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Women’s march did more harm than good

Happy Chinese New Year and welcome to the year of the Rooster. The idea that our new commander and chief is something of a rooster has its own brand of appeal. Even his coiffure has the look of a roosters comb.

The day after President Donald J. Trump was inaugurated, a protest march on the Washington Mall was organized, allowing people to show the disappointment they felt that he won the election. The idea for a Women’s March caught on and there were simultaneous demonstrations planned in cities all across America and in some overseas countries. I believe activist women are arguably better behaved than some of their male counterparts so what could go wrong, right?

The photos from the event that are getting the most attention are deeply disturbing. Women dressed in what could be explained as the late puppeteer Jim Hensen’s worst hallucination. Mascot-like costumes in shades of pink made to look like the part of a lady covered by her underpants and I don’t mean her rear end. Also often pictured were women wearing an assortment of pink hats created to mimic that same body part.

As creepy as those images are, in my not so humble opinion, the most disturbing pictures seen were of feminist buzz phrases and other messages written on feminine hygiene products. These were then taped to the walls.

Not all the women in the unsettling photos of those in attendance wore costumes or hats. Some of them strutted through the crowd in nothing more than skimpy, raunchy lingerie and piercings. On behalf of the sisterhood of women I defend these women’s right to express themselves any way they choose. But if one of the reasons for the march was to protest the lack of respect our new POTUS has for women, how did these stunts accomplish that?

As a child when I asked my mother if I was pretty her standard answer was, “Pretty is, as pretty does!” Not great grammar but an effective answer for an insecure young girl. Applying that logic to this situation, “Vulgar is, as vulgar does.”

I’m not sure which women’s rights President Trump had infringed upon at the time of the march; he hadn’t been in office long enough to do much more than have breakfast. He was busy trying to fill cabinet posts and master the learning curve that comes with the job.

Many still want to call him to account for locker-room-tinged comments made in 2005 to Billy Bush a cousin to former President George W. Bush. The two of them were discussing Trump’s success as a Lothario before taping a segment of the television tabloid show “Access Hollywood.” The audio recording and its transcript were released in early October in hopes of derailing his campaign. It embarrassed both the candidate and Bush, who now works for NBC news.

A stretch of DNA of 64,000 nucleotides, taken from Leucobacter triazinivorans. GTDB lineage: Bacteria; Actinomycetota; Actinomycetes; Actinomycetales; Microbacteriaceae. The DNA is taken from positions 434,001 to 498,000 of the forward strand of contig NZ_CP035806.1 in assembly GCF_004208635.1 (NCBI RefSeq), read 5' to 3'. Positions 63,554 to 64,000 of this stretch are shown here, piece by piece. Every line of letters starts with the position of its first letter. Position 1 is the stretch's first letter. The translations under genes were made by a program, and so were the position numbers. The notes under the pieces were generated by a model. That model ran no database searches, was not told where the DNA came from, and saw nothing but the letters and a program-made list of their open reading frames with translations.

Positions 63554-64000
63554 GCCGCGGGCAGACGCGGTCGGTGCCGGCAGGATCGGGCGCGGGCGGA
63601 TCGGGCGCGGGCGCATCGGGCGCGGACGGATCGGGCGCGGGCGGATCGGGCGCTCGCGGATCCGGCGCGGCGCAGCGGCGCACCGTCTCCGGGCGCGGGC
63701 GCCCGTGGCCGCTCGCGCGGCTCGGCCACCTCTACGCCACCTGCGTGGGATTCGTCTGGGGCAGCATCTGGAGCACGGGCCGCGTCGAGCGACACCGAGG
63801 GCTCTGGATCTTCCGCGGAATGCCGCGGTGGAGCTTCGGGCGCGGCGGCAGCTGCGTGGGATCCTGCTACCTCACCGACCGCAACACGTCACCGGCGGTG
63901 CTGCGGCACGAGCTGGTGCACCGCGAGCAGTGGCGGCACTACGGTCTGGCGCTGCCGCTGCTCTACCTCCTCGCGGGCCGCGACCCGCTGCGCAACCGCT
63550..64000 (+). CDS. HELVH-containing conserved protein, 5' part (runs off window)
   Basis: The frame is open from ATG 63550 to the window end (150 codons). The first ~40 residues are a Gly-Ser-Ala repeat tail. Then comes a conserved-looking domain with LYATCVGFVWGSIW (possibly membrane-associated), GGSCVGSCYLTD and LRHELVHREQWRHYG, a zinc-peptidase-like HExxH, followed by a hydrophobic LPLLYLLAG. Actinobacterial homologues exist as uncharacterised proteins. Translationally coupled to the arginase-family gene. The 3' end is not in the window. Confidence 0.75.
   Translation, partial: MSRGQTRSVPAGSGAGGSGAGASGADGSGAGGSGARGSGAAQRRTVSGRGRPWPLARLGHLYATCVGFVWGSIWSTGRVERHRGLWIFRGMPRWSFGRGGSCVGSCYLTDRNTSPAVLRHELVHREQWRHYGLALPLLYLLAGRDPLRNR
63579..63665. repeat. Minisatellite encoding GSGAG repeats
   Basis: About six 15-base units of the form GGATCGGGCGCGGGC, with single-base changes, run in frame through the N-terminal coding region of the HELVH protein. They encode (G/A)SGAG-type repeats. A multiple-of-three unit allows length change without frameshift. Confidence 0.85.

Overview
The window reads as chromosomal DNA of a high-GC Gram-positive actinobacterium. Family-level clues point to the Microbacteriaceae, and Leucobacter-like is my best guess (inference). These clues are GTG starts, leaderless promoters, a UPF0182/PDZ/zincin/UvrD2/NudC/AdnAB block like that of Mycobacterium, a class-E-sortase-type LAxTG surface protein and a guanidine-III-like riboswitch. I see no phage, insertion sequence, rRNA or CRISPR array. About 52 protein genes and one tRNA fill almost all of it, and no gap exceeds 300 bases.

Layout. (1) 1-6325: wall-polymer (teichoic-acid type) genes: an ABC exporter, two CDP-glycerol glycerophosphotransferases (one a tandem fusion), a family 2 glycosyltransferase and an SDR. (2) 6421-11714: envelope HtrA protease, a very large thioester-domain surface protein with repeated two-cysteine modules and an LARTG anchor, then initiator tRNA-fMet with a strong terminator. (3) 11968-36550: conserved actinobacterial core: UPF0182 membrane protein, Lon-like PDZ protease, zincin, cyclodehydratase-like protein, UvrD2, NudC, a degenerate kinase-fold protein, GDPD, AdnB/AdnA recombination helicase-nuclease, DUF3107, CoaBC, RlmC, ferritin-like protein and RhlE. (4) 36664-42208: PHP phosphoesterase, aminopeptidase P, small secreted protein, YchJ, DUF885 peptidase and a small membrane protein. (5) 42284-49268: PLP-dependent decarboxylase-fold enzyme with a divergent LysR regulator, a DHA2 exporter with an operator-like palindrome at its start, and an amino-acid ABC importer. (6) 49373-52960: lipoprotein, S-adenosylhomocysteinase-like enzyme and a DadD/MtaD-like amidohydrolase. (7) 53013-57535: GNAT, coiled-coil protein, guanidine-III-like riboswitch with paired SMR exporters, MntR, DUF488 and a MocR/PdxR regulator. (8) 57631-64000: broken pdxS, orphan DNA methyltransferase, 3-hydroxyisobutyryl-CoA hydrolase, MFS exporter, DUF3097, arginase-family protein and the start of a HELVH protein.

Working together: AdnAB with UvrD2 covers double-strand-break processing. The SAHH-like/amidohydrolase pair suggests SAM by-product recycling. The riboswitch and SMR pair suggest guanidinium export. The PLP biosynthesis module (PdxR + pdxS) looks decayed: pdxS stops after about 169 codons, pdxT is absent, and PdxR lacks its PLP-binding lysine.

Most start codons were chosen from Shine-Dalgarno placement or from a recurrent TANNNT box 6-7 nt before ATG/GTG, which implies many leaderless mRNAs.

People frequently say inappropriate things in private conversations. By releasing this information someone favoring his opponent’s bid for the White House was playing to win at all cost. Yet like mobster John Gotti, Trump proved to be something of a Teflon Don with this scandal not sticking hard enough to be a fatal assault to his campaign.

The world’s spotlight was shining bright on equality issues and women’s freedom of choice. Yet some of the march’s participants showed they need adult supervision to manage the freedoms they already have. Not all the women who marched behaved like common trash, and it isn’t fair that the ones who did got all the attention.

Madonna and Ashley Judd deployed their celebrity status to speak to the assembly. Madonna said among other things that she thinks about blowing up the White House, but knows it wouldn’t change anything. Many on social media are demanding her arrest for threatening an act of terrorism. She said some ugly things and used the very bad “F,” word several times herself. Her message got drowned out by her determination to be vulgar.

Judd read an essay written by 19-year-old Nina Donovan of Franklin, Tenn., titled “I am a nasty woman.”

While there were valid points about wage, ethnicity and gender discrimination this message, too, got lost in its insistence on being uncouth.

One sign, carried by what looks like a grey-haired granny, repeated the F word multiple times to send her message of distain. Why in the world would anyone deploy their Andy Warhol’s promised “15 minutes of fame,” to demean herself and the cause?

To the men and women who marched in all those cities who behaved themselves and stayed on message without acting in a manner sure to embarrass them and their families, well done. To the people who took their opportunity to speak to the world and squandered it by acting like garbage, clean up your act.

Enjoy Chinese New Year and have a great weekend.


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